A recent college grad shares her insight.
By Irene Bunnell
I am a very recent graduate of Binghamton University and currently in the phase of my life where I spend all day applying for jobs. Yes, I’m in the “real world” now. This is the phrase that all college kids dread hearing. We all used to cry constantly about how close the “real world” was getting and how we never wanted to leave the bubble we lived in, where everyone around us was our own age, and we had a different schedule every day.
However, the inevitable has come. Though I learned an incredible amount while I was in school, now that my college career is over, I can look back and say there were a few things I wish I’d known before I entered the best four years of my life (so far). Here are just a few of them:
If your GPA drops, it will not bounce back up Pay attention here, freshmen. If you spend your freshman year not really worrying about your grades, you will spend the rest of college trying to raise your GPA.
The more classes you take, the less any one class can affect your GPA, and by your junior and senior years, there is only so much movement your GPA can handle. If you are aspiring to have a glowing GPA to put on your resume or grad school application, better start right away.
Experience matters Of course I mean get experience for your resume, go out and join clubs and groups, and try to get internships and jobs. But I also mean that fun experiences matter.
College will only last four years (hopefully), and you don’t want to spend all your time studying and working. Sometimes you need to save the homework for later, and go enjoy yourself. Make new friends, because some of them might become your friends for life.
It is a balance, but don’t tip the scale either way. Make time for schoolwork, but make time for friends, too.
College towns are cool Don’t just spend all your weekends with your friends doing whatever college kids normally do. Try and branch out and see what the town has to offer. You might discover some really fun outdoor activities, such as hiking trails or parks, or an interesting museum.
There might be an amazing local restaurant that you’ll visit as a weekly tradition just so you can have it as many times as possible before you must leave that town. You’ll regret not doing this earlier when you find somewhere awesome your senior year and you can’t believe how much time you wasted not visiting this place.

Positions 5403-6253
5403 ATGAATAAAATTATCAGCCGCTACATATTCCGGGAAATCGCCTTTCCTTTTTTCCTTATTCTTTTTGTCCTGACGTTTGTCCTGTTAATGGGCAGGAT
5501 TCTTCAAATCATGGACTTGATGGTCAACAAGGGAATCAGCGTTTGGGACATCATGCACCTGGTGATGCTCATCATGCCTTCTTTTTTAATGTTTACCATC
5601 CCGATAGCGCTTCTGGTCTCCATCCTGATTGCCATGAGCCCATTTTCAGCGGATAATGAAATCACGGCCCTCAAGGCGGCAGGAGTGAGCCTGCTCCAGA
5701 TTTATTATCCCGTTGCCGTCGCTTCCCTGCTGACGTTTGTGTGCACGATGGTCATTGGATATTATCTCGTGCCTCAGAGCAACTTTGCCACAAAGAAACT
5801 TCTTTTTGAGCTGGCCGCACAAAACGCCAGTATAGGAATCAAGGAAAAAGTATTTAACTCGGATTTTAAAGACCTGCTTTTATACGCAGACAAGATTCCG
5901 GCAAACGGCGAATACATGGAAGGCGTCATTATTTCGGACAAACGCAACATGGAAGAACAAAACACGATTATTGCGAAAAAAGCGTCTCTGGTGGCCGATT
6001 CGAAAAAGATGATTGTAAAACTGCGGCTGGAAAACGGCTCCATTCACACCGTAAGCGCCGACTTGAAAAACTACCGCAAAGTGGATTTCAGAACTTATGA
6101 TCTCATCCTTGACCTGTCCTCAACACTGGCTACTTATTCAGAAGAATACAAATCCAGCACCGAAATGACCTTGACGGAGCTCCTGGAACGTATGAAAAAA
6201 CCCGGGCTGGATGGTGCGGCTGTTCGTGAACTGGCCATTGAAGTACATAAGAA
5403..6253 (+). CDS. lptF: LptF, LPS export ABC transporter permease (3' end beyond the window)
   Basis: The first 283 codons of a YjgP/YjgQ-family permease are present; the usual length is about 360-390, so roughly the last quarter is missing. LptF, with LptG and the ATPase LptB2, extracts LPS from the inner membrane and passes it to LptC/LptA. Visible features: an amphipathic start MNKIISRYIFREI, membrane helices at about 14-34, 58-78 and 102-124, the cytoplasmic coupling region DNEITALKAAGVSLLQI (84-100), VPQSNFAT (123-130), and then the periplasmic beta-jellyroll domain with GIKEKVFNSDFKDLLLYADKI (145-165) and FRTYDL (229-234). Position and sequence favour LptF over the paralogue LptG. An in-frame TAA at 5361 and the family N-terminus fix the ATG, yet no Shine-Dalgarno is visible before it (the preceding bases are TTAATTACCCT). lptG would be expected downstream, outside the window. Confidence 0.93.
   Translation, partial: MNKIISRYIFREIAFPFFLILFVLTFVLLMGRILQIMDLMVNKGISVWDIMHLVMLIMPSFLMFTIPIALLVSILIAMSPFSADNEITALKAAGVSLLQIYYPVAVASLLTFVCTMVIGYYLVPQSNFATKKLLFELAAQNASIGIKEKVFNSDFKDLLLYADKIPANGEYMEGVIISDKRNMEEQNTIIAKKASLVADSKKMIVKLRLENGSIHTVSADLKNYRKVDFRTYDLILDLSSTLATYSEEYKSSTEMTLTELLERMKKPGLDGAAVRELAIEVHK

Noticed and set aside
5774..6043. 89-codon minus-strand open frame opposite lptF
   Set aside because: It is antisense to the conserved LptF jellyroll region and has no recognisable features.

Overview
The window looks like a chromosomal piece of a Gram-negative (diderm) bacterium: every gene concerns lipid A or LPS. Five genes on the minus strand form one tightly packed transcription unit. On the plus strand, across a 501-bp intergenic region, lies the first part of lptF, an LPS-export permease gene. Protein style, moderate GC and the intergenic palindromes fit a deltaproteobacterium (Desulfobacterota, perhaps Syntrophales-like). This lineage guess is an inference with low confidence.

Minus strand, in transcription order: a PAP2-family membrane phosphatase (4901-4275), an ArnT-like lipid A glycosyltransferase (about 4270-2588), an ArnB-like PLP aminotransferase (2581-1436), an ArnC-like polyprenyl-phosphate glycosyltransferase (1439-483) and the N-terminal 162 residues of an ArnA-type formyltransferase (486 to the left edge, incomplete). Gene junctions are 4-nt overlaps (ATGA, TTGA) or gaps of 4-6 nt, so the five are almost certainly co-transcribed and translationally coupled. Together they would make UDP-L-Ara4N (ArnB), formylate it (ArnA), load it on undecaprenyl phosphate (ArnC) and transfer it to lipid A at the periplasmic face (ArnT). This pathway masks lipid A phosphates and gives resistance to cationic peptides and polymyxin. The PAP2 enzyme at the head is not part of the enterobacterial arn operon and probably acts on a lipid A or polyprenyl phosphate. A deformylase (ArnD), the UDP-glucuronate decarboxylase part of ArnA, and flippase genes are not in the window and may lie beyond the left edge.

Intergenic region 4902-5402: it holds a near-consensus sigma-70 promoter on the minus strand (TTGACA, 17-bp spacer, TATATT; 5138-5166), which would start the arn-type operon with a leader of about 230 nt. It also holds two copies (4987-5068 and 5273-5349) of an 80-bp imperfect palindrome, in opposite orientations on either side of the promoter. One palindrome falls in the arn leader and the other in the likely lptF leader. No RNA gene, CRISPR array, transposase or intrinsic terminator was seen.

Time flies I got a taste of this in high school. I felt like senior year flew by, and so did all of high school. I remember thinking, Wasn’t I a freshman pretty recently? How have I completed all of high school?
But college goes even faster. I’m pretty sure that a month ago I was wearing the graduation gown for my high school, when in reality that was the graduation gown for my college. College will go by so quickly you’ll barely know what hit you.
Enjoy every moment because after you’ll feel incredibly nostalgic for every second you spent at that school. Make sure you give yourself some really great memories.
College may seem like a scary place before you go, but by the end it will be the most comfortable place you know. Good luck seniors: those entering the difficult and scary, yet amazing life that is college, and to those who are entering the “real world” with me.
Thanks, Irene. Readers please feel free to share your own advice in the comments section below.
Wouldnt it have made more sense to feature someone who has a job?
Alexandra, thanks for your feedback. I’m not sure that the guest blogger having a job would’ve given her advice more impact, but since you brought it up, Irene did get a job two weeks after this post went up.